The BLOG: Campaign 2016

Should ‘natural-born’ matter?

The past few news cycles have drawn attention to a clause in the American constitution that the President must be a natural-born citizen. I feel that vigorous debate over this could be healthy, but I am disturbed by the large number of people who shrug off the issue with a “Who cares?” I also am troubled by the way that many people interpret this clause and the rest of the constitution opportunistically.

I would not object to a constitutional amendment that allowed any U.S. citizen, of any age, gender, race, or digital format to become president. I would be willing to support the direct election of any citizen who the people chose — if the constitution were amended to prescribe that.

However, a generation of people who have grown up after a president whose sworn testimony has its validity dependent on what “is” means is becoming a generation for whom all rules mean whatever it feels the rules should mean.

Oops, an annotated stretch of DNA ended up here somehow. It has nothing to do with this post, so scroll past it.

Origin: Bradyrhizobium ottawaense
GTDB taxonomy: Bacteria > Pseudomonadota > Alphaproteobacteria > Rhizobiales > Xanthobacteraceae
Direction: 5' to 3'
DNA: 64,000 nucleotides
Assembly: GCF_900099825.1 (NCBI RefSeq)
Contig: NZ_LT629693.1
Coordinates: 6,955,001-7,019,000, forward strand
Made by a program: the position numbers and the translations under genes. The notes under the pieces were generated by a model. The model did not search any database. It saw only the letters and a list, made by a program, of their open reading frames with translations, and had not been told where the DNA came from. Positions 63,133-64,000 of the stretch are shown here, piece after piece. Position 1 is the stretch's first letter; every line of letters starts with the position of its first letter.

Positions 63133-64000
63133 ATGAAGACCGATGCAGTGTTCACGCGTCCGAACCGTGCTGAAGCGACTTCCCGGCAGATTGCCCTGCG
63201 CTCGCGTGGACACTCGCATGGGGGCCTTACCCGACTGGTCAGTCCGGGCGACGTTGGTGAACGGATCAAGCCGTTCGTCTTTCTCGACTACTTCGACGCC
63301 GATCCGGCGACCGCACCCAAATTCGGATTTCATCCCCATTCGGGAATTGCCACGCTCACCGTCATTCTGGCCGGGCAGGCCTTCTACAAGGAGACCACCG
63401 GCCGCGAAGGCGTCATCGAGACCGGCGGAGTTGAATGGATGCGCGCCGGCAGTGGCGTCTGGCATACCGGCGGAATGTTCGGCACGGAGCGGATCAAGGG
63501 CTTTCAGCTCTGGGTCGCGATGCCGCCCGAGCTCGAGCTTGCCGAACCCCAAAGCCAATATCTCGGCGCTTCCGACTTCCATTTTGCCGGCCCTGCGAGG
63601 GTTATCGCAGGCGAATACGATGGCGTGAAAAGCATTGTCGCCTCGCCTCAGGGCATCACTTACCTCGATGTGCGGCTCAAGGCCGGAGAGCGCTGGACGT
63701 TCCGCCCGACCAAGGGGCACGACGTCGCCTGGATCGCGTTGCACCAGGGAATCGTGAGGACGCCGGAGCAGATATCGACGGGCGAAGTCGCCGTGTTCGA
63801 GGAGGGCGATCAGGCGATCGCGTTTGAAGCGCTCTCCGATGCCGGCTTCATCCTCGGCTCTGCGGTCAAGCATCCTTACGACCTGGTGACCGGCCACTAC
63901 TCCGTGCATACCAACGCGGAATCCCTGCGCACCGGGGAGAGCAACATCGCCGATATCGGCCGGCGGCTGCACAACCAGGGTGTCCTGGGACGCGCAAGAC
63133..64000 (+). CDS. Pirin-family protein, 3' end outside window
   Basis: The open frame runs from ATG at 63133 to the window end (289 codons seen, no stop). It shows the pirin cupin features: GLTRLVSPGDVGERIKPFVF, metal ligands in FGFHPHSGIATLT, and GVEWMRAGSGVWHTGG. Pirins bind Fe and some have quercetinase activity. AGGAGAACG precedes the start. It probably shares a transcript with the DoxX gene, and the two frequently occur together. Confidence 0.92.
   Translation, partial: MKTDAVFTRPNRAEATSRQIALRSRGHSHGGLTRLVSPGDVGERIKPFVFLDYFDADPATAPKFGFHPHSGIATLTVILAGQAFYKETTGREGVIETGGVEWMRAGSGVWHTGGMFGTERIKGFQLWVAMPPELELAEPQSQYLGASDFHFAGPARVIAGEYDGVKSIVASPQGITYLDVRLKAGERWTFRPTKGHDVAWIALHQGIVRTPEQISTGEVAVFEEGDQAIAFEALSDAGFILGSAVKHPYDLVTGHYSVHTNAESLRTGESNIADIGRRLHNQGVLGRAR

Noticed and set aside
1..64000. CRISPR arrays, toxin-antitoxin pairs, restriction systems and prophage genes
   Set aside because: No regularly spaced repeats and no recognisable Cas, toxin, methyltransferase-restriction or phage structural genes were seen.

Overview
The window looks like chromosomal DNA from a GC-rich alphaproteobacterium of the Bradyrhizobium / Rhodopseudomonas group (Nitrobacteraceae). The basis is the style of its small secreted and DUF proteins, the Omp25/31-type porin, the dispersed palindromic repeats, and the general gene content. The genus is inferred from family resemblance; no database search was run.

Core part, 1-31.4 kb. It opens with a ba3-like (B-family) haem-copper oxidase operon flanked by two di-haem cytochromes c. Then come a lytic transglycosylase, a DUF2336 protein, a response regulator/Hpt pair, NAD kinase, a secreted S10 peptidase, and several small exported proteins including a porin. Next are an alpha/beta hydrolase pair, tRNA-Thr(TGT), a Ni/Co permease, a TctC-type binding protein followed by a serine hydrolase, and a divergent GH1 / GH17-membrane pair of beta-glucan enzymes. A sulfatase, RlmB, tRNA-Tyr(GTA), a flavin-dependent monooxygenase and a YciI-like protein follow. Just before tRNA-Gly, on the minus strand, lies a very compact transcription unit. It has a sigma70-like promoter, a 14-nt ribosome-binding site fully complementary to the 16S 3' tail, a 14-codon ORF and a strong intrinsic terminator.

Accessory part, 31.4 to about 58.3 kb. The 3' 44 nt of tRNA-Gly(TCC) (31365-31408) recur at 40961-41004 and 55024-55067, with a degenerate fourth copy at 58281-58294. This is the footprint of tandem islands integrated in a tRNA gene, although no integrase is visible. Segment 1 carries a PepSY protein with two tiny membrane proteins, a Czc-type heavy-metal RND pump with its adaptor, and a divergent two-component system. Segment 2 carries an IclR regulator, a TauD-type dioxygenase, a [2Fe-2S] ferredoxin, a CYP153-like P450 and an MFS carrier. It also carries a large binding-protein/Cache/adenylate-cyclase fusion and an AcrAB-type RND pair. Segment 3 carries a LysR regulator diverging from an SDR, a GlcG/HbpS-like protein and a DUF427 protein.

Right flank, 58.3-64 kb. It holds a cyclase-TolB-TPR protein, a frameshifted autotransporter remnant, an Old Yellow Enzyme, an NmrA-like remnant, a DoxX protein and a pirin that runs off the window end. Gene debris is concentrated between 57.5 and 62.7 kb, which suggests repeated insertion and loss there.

The same approach can be seen in many people’s approach to the Bible. There is a difference: The U.S. constitution is amendable, and the Bible is not. But the attitude seems the same. If the rules don’t “work for me” or make me uncomfortable, then it’s fine to ignore or reinterpret them to mean what I want them to mean.

The ability to follow rules even when they don’t work in your favor is a part of being an adult. We ought to learn that the world is relatively inflexible, and that working with it is an important part of life. I hope that more of us may grow up a little.

Hugh Rutledge

Hugh Rutledge

Dr. Hugh Rutledge is a graduate of the University of Oklahoma, Boston University, and Boston College.

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